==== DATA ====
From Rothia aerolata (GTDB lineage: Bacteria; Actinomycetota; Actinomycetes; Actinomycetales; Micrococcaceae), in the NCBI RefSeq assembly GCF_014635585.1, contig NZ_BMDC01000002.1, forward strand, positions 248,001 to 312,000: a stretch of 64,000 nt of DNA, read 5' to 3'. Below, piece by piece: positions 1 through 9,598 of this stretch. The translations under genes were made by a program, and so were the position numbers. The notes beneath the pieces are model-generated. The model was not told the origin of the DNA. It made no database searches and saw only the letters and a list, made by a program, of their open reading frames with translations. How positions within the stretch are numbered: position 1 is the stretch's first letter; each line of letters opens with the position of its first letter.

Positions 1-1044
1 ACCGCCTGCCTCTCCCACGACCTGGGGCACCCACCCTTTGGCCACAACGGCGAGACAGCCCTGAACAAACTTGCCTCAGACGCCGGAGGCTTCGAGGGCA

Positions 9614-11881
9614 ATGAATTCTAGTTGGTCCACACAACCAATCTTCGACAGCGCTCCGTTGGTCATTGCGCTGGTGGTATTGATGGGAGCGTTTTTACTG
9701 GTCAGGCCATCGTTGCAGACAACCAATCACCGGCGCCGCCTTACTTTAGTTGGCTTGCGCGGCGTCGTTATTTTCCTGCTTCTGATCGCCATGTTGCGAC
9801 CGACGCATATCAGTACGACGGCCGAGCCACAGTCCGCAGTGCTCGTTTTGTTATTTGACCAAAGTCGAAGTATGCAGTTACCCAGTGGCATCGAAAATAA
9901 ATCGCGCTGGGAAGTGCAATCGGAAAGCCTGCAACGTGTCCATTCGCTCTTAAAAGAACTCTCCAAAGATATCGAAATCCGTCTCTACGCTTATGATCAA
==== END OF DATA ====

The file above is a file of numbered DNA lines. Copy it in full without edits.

From Rothia aerolata (GTDB lineage: Bacteria; Actinomycetota; Actinomycetes; Actinomycetales; Micrococcaceae), in the NCBI RefSeq assembly GCF_014635585.1, contig NZ_BMDC01000002.1, forward strand, positions 248,001 to 312,000: a stretch of 64,000 nt of DNA, read 5' to 3'. Below, piece by piece: positions 1 through 9,598 of this stretch. The translations under genes were made by a program, and so were the position numbers. The notes beneath the pieces are model-generated. The model was not told the origin of the DNA. It made no database searches and saw only the letters and a list, made by a program, of their open reading frames with translations. How positions within the stretch are numbered: position 1 is the stretch's first letter; each line of letters opens with the position of its first letter.

Positions 1-1044
1 ACCGCCTGCCTCTCCCACGACCTGGGGCACCCACCCTTTGGCCACAACGGCGAGACAGCCCTGAACAAACTTGCCTCAGACGCCGGAGGCTTCGAGGGCA

Positions 9614-11881
9614 ATGAATTCTAGTTGGTCCACACAACCAATCTTCGACAGCGCTCCGTTGGTCATTGCGCTGGTGGTATTGATGGGAGCGTTTTTACTG
9701 GTCAGGCCATCGTTGCAGACAACCAATCACCGGCGCCGCCTTACTTTAGTTGGCTTGCGCGGCGTCGTTATTTTCCTGCTTCTGATCGCCATGTTGCGAC
9801 CGACGCATATCAGTACGACGGCCGAGCCACAGTCCGCAGTGCTCGTTTTGTTATTTGACCAAAGTCGAAGTATGCAGTTACCCAGTGGCATCGAAAATAA
9901 ATCGCGCTGGGAAGTGCAATCGGAAAGCCTGCAACGTGTCCATTCGCTCTTAAAAGAACTCTCCAAAGATATCGAAATCCGTCTCTACGCTTATGATCAA